Editorial for 2 July: Celebrate our Constitution

Constitution – a set of fundamental
principles or established precedents according to which a state or other
organisation is governed. These rules together make up, or rather constitute,
what the entity is. When these principles are written down into a single
collection or set of legal documents, those documents may be said to comprise a
written constitution.

Today we are celebrating the Cayman Islands
Constitution, which first came into play in 1959,

Since then it has gone through many
revisions, with the latest coming in 2009.

In the past 53 years, Cayman has gone from
a dependency of Jamaica, to a British crown colony, to an overseas yerritory of
the United Kingdom.

Constitution Day provides an opportunity to
look at that process and better understand where we are today as a society and
where we may be heading.

Our first constitution was extremely
important; under it Cayman ceased to be a dependency of Jamaica.

In 1962 we amended our constitution because
Jamaica decided to become independent of the Mother Country.

As Sir Vassel Johnson noted, the governor
of Jamaica was still the governor of the Cayman Islands and Jamaica provided
certain essential services for Cayman, such as medical and prison facilities.
The question arose as to what Cayman’s constitutional position should be.

We decided to make a clean break with
Jamaica and move to crown colony status directly with the UK government.

And that’s where we are today; still a
territory of the United Kingdom and, according to the wishes of the majority,
that’s where we want to remain.

For now, independence isn’t on our radar.

Jamaica, on the other hand, will celebrate
50 years of independence on 6 August. We wish them well, but as a country we’re
not ready to cut our ties with Mother’s apron strings. That’s not to say that
we don’t have our own government and say-so in the running of our country. Our
constitution is a dynamic document that has been updated throughout its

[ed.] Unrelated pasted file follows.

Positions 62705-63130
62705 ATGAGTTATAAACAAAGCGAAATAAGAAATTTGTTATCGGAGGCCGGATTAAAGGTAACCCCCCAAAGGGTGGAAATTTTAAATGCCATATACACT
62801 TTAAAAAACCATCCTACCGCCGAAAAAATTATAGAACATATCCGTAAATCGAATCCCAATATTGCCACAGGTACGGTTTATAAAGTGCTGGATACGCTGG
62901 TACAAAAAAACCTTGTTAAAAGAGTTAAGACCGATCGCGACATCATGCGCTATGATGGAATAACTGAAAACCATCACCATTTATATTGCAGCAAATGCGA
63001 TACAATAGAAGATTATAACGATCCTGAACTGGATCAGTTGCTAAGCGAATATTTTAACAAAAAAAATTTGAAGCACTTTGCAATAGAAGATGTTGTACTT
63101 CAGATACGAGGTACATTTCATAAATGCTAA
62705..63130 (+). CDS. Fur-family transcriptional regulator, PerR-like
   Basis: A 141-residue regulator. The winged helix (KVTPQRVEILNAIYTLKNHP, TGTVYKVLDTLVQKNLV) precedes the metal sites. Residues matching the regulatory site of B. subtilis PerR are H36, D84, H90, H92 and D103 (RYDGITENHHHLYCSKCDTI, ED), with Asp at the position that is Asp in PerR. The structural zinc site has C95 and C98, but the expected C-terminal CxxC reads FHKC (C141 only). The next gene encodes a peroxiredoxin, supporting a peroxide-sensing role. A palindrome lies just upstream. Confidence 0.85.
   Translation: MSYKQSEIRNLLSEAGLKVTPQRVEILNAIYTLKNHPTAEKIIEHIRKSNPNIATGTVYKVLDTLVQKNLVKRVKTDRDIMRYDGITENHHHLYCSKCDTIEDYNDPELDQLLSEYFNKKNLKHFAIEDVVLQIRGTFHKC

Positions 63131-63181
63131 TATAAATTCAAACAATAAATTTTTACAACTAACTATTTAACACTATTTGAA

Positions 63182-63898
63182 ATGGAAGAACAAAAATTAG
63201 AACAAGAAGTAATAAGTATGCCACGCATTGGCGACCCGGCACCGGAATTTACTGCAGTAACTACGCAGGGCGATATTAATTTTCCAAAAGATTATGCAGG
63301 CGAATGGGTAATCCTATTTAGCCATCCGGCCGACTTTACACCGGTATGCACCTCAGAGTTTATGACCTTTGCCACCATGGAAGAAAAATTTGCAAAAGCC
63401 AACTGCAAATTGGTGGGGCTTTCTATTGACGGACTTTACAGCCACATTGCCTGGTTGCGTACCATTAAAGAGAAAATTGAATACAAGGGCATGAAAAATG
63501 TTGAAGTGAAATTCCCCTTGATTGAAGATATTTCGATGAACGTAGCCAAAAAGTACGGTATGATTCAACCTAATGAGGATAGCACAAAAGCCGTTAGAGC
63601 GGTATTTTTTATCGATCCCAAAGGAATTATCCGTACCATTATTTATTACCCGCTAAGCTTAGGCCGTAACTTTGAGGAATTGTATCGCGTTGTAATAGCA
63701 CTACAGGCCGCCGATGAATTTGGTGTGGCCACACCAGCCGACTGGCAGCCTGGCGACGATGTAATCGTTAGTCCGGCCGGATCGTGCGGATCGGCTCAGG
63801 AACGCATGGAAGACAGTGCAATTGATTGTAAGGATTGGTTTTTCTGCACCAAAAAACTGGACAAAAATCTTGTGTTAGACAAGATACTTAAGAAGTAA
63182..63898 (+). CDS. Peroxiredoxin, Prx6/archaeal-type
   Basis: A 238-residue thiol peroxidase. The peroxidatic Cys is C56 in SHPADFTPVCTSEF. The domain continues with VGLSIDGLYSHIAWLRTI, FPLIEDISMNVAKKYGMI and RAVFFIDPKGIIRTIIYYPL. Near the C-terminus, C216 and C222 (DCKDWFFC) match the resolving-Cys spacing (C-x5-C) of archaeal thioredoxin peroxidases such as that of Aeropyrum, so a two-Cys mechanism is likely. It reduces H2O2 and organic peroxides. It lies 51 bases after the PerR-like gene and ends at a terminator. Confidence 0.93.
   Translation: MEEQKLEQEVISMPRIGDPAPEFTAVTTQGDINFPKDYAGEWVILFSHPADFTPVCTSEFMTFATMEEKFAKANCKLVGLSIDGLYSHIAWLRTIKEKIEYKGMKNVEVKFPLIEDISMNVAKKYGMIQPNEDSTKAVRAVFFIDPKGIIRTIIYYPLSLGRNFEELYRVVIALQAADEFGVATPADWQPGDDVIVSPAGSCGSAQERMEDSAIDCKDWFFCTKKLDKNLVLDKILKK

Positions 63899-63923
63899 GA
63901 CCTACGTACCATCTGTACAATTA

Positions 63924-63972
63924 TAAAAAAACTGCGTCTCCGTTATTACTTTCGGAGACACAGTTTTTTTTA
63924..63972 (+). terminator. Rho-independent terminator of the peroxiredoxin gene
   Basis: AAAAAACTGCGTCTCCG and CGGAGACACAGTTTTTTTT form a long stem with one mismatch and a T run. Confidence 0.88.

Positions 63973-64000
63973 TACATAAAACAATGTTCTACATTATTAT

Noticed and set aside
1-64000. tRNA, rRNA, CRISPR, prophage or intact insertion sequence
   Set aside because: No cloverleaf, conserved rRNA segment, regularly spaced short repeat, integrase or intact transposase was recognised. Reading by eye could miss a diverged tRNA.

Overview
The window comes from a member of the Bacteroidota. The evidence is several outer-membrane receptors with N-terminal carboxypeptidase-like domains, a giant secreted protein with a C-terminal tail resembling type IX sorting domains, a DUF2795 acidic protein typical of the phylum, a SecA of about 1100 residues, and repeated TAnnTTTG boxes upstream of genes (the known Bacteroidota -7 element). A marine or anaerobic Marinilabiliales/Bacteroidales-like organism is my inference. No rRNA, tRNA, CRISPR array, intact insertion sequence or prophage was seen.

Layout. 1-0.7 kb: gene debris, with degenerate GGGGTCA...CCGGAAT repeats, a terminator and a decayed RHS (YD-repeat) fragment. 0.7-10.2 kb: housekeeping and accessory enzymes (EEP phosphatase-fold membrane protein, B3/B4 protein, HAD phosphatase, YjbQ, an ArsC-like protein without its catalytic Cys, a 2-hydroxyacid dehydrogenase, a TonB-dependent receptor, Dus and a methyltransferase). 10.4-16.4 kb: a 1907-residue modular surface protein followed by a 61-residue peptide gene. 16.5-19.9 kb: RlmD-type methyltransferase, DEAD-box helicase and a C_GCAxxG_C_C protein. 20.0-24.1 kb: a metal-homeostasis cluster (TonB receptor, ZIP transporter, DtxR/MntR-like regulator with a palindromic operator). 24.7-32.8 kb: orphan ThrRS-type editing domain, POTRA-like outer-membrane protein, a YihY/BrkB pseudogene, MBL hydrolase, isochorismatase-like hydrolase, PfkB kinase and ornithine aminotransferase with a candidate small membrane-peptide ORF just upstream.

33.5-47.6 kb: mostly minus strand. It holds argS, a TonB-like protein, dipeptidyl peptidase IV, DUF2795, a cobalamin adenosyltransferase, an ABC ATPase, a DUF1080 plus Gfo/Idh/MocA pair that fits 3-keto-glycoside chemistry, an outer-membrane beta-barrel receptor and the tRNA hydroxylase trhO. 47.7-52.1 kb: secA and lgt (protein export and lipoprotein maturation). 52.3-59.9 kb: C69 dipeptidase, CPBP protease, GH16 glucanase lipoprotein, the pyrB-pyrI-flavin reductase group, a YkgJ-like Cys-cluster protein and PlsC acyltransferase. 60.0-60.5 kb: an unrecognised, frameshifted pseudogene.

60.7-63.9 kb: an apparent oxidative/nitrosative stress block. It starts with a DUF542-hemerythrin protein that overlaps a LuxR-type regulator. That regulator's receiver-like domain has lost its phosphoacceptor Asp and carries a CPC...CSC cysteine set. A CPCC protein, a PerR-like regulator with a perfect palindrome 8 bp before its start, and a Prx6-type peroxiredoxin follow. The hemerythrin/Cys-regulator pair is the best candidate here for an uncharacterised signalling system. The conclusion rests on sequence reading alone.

history. Today, celebrate our history and the document that makes us who and
what we are.

 

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2 COMMENTS

  1. To be frank, its difficult for me to celebrate the new constitution. seems to me its akin to a glass of fresh water with a few drops of poison.

    The flaws in it have been spoken of before, now we are about to add at least 3 MORE politicians. If the referendum passes it means an even more increased size of the government. Please, no more complaining about the spiraling cost of living and of doing business here.

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  2. Kudos to the Compass for the excellent and insightful Editorial for 2 July: Celebrate the Constitution. Absolutely no doubt about it, the Cayman Islands have certainly come a long way over the years. Yes, the original constitution has been amended, revised and replaced since the islands ceased to be a dependency of Jamaica in 1959. This is indicative of the economical, political and social progress made.

    It is good for Cayman to remain an overseas territory of the United Kingdom and as pointed out in the editorial, this will remain as is and For now, independence isn’t on our radar. I heartily agree.

    Although not physically there, my wife and I join the islands in celebrating Constitution Day 2012. May God continue to bless and prosper you.

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